We have kids/families and other obligations as well that may take priorities. Estimating development time for a day job is difficult. Doing so for something you do on the side is near impossible.

      All we can do is update the blog with the current status and try to give you our best guess. The alternative is to stop updating the blog, but we’d rather communicate with our users than remain silent.

      • Matthias says:

        I fully agree to that approach even if it is annoying as customer to wait for the new release. I’m also involved into development (of other things) and it really cannot be predicted when a feature is implemented and worse which bugs will occur during testing. The result is often an underestimation of the time needed resulting in frustration on developer and customer side. If you have a huge development department and are working on the next release in parallel then you can cope with these things or you are throwing your resources into bug fixing after the release.
        If the main target to present a refactoring with focus on the stability and quality is reached, it’s worth to wait for the result. I just hope it’s coming before the end of the month because of my personal schedule ;) But if not, it’s not the end of the world… And I will be happy to try out the new release later.


  7. Steve says:

    This looks awesome guys! Can’t wait to get my hands on it. I agree with the one comment that perhaps a new icon for this release would be good. It’s such a major release too, seems like a fresh icon could help :)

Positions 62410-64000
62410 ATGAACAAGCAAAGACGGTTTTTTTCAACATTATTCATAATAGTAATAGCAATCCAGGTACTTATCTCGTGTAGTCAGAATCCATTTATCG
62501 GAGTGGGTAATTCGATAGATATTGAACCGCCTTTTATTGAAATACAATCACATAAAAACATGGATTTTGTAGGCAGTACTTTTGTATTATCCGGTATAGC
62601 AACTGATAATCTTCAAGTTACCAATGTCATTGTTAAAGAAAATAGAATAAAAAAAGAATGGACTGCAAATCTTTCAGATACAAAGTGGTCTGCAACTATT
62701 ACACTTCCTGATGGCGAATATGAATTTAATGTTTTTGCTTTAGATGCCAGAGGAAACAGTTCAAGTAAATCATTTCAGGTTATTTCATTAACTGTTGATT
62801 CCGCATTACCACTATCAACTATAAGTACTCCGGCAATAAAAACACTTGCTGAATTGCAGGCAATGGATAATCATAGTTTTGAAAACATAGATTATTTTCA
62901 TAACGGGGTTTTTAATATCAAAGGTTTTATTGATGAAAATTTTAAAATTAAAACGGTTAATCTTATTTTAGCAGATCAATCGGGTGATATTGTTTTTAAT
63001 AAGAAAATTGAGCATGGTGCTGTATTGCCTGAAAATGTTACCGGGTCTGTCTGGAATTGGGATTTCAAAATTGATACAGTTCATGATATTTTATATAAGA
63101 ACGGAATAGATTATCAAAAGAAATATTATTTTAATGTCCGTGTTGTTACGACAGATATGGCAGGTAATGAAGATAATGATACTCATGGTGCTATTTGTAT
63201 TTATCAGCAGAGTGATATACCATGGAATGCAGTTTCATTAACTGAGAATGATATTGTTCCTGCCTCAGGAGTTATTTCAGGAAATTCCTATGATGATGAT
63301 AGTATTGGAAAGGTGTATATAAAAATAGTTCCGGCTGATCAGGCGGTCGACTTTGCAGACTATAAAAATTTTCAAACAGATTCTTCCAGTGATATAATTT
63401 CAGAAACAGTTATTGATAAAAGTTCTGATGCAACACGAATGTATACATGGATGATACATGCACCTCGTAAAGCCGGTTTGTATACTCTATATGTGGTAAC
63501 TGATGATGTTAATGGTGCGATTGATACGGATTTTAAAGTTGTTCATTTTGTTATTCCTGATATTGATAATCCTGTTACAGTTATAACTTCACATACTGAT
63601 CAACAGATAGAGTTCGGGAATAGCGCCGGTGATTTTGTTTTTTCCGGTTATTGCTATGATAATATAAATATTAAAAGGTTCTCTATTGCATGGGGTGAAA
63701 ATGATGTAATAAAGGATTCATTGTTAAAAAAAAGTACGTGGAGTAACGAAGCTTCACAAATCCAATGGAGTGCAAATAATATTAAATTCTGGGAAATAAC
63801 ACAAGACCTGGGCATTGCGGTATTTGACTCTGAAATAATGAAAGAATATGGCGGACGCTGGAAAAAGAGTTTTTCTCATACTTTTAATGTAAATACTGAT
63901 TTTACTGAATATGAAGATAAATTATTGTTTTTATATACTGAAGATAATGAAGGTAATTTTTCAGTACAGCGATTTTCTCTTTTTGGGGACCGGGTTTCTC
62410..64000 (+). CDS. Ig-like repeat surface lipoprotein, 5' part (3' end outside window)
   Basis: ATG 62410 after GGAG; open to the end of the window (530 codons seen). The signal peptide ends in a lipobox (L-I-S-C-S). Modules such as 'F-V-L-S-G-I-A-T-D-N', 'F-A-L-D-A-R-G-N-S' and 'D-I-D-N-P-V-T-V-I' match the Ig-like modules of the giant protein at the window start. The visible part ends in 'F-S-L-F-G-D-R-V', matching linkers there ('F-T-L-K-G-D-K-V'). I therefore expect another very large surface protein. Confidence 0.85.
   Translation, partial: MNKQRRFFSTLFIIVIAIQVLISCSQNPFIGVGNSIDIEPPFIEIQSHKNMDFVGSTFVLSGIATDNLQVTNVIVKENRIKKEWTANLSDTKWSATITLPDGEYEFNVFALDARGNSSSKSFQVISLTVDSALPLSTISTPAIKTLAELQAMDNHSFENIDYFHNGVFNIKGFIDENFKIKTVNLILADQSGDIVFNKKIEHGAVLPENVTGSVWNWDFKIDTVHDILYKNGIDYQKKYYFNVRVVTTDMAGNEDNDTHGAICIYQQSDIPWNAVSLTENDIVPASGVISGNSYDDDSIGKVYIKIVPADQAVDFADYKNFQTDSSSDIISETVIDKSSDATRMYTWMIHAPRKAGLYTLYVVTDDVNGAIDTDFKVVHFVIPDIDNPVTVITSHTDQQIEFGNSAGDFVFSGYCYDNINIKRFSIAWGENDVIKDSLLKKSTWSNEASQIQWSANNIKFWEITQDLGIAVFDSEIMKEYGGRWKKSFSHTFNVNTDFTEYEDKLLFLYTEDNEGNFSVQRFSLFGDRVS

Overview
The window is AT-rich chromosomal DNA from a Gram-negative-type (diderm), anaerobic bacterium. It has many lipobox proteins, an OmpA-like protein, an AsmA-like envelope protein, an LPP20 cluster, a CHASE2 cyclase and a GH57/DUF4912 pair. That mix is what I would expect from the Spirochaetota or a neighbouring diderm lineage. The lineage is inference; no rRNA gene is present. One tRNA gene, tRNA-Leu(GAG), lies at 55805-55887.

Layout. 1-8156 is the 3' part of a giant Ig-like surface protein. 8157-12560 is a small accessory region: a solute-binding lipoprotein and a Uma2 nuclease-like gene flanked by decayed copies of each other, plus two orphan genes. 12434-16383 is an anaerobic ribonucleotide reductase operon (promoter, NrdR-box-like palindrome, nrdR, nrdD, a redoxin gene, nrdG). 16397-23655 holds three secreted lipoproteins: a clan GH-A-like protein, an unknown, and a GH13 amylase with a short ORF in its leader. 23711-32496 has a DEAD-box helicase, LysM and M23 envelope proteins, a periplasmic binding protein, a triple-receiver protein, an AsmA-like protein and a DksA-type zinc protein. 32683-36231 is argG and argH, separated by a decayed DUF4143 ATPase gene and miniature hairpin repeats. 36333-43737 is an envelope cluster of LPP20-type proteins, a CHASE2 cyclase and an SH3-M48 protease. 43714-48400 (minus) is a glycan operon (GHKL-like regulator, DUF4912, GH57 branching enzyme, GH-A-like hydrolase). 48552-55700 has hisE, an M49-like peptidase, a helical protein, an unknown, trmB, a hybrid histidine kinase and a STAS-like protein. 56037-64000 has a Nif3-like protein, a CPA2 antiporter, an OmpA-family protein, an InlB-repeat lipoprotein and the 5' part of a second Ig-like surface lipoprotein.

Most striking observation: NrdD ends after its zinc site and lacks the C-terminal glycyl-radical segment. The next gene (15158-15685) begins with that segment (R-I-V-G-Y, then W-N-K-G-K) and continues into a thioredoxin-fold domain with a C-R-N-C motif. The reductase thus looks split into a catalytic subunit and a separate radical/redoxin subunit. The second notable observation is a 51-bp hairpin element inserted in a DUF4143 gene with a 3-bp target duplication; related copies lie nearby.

8. David says:

    I agree with the comments about the icon. I quite liked the original icon which came with v1…

    I have to say that everything about v3 looks amazing. I’ve had Photosmith since version 1: it wasn’t ready for proper use, but version 2 went a long way to fixing that, and is useful while it’s working. But it is too fiddly and unpredictable to rely on – and if you’ve managed to crack that with the sandbox approach in v3 then I really take my hat off to you.

    I am looking forward to the release – but, much as I would like to see it soon, I would rather you didn’t rush it, and wait until you were good and ready. So much effort has been put into this, it would be a great shame to spoil that, and create the wrong impression by rushing out a release which isn’t completely ready.

    For those who are moaning about the delay, remember that this is a free upgrade… You don’t find many software developers doing that!

  9. vladik1 says:

    Are smart publishing services finally supported ? I only use smart filtering to sort photos and with v2 it was said that it may come in the future.

    I bought the app in version 1 but havent used it yet. Stability problems aside, smart publishing should be mentioned as a feature / limitation (whatever the case maybe )